Israel holds ex-Palestinian prisoners in teenagers hunt
Israeli troops have arrested another 65 Palestinians, including 51 freed in a 2011 prisoner swap, as they search for three missing teenagers.
The total number of people detained since the Jewish seminary students went missing last Thursday is now 240.
Israeli Prime Minister Benjamin Netanyahu said the arrests in the West Bank had sent an "important message" and dealt a substantial blow to Hamas.
He has accused the group of abducting the students, but not provided proof.
Hamas has dismissed the allegation that it is involved as "stupid".
The Israeli military said on Wednesday morning that 51 of the suspects detained overnight had been part of a group of 1,027 prisoners released three years ago in return for the Israeli soldier Sgt Gilad Shalit, who was seized by militants from Gaza in 2006.
Many of those held were arrested during raids on houses in the northern West Bank city of Nablus and Hebron, in the south, near where Naftali Frenkel and Gilad Shaar, who are both 16, and 19-year-old Eyal Yifrach went missing as they hitchhiked their way home.
"We have two efforts ongoing in parallel. First is to bring back the boys, and the second is to take a toll on Hamas for its actions," Israeli military spokesman Lt-Col Peter Lerner told reporters.
"We are acting on the understanding that they are still alive."
Troops raided institutions that provide civilian support for Hamas, including its radio station, al-Aqsa, which has offices in Ramallah and Hebron. Computers and documents were seized.
"It's a multi-dimensional operation, both overt and covert. It is going to strike a substantial blow to Hamas, its infrastructure, its institutions, its lifeline and everything that keeps it going," Col Lerner added.
Mr Netanyahu was swift to praise the military's actions.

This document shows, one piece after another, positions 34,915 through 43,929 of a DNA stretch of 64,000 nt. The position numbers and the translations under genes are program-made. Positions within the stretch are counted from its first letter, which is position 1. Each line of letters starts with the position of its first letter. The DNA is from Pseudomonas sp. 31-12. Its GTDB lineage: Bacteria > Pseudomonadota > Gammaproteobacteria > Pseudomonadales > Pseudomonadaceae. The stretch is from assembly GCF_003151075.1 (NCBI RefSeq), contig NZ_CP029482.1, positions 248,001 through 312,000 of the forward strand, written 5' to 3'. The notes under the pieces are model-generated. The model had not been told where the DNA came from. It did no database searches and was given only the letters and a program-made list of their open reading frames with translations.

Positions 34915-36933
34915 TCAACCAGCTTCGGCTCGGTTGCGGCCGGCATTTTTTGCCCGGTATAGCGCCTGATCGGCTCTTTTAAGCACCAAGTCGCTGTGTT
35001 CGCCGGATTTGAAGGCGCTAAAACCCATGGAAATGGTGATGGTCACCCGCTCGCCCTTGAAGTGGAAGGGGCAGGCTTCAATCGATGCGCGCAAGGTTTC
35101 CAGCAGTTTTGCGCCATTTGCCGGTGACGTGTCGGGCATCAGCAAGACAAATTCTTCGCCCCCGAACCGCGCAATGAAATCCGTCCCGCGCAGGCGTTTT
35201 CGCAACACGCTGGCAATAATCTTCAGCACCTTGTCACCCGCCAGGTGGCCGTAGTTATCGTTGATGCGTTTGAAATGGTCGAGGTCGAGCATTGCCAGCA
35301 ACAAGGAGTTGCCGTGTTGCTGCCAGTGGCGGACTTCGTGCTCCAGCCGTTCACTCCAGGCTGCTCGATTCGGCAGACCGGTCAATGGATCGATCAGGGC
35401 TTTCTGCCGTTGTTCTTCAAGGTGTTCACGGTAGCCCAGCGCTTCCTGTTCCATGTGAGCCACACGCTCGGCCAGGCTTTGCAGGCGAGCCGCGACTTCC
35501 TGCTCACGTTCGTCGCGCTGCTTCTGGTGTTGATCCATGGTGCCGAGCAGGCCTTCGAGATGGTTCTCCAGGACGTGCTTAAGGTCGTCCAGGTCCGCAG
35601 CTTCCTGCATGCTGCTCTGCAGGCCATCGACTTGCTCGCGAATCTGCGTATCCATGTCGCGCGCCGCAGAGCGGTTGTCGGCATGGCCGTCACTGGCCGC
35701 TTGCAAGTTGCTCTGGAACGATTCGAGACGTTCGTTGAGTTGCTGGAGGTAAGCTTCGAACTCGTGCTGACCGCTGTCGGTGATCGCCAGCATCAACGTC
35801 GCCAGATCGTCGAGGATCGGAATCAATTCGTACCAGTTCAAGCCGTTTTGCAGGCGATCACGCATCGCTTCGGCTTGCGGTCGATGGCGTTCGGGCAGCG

"The operation tonight in which Hamas terrorists were arrested, including some who had been freed in exchange for the return of Gilad Shalit, is a component with an important message in a series of many actions," he said in a statement.
Palestinians accused Israel of reneging on the prisoner-swap deal.
"What Israel is doing has nothing to do with security, but is a policy of revenge," said Qadoura Fares, chairman of the Palestinian Prisoners Club, which assists Palestinians in Israeli jails.
But Palestinian Authority President Mahmoud Abbas said those behind the apparent abductions were trying to destroy the Palestinians.
"Regardless of the party that did this, we will have to say that to them, because we cannot tolerate such operations," he said at a summit of the Organisation of the Islamic Conference (OIC) in Jeddah.
"We are co-ordinating with [Israel] in order to return those youths because they are human beings and we want to protect the lives of human beings," he added.
Hamas criticised the president's remarks on security co-ordination with Israel, saying they were "unjustified" and "harmful" to the Palestinian reconciliation deal between it and Mr Abbas's Fatah faction.
A unity government supported by Hamas was formed this month, replacing the rival administrations in the West Bank and Gaza.